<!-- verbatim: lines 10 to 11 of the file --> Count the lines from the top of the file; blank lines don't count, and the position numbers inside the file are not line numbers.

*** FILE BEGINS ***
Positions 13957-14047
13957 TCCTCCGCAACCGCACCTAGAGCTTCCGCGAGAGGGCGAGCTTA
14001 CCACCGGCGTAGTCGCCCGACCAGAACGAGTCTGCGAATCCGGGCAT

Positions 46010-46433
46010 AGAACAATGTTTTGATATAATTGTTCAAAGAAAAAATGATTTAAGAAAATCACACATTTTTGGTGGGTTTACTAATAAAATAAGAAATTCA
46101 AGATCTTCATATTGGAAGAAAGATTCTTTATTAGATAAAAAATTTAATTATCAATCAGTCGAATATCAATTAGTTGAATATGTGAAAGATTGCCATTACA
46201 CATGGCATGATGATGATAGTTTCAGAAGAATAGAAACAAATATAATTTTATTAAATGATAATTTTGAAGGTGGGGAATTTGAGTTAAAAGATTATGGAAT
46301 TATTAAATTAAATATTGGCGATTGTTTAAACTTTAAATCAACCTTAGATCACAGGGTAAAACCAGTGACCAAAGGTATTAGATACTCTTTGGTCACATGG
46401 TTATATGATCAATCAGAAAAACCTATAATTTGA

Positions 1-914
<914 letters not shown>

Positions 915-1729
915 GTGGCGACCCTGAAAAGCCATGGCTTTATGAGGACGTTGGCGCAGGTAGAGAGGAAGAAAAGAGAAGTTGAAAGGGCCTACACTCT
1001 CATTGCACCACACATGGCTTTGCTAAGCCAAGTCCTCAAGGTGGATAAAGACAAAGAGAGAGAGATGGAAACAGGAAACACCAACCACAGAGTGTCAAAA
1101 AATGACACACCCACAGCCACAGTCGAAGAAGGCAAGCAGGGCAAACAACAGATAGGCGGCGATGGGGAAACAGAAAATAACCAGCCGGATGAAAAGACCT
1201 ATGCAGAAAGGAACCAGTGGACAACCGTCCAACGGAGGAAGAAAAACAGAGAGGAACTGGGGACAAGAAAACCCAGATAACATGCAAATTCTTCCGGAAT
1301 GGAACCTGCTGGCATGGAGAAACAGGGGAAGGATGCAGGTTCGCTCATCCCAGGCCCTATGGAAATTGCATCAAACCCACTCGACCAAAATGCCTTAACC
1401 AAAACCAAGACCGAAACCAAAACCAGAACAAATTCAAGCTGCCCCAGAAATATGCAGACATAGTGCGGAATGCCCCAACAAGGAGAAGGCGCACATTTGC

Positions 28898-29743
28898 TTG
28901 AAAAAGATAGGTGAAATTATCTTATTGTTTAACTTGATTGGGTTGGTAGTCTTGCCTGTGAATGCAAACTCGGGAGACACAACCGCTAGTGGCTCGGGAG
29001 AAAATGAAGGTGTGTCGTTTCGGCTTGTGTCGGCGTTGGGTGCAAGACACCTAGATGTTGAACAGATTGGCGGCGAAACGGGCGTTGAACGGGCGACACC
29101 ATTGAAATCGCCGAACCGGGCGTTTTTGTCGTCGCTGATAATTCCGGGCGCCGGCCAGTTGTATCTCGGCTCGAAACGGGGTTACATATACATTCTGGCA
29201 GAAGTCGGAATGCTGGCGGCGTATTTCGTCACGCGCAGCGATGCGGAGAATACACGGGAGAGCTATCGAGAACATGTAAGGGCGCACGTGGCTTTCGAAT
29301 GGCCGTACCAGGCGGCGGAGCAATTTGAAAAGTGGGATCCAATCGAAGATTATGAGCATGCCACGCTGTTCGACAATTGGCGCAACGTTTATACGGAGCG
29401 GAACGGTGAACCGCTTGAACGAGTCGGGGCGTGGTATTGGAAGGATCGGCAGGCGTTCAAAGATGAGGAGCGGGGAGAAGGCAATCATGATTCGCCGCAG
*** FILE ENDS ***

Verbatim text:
Positions 1-914
<914 letters not shown>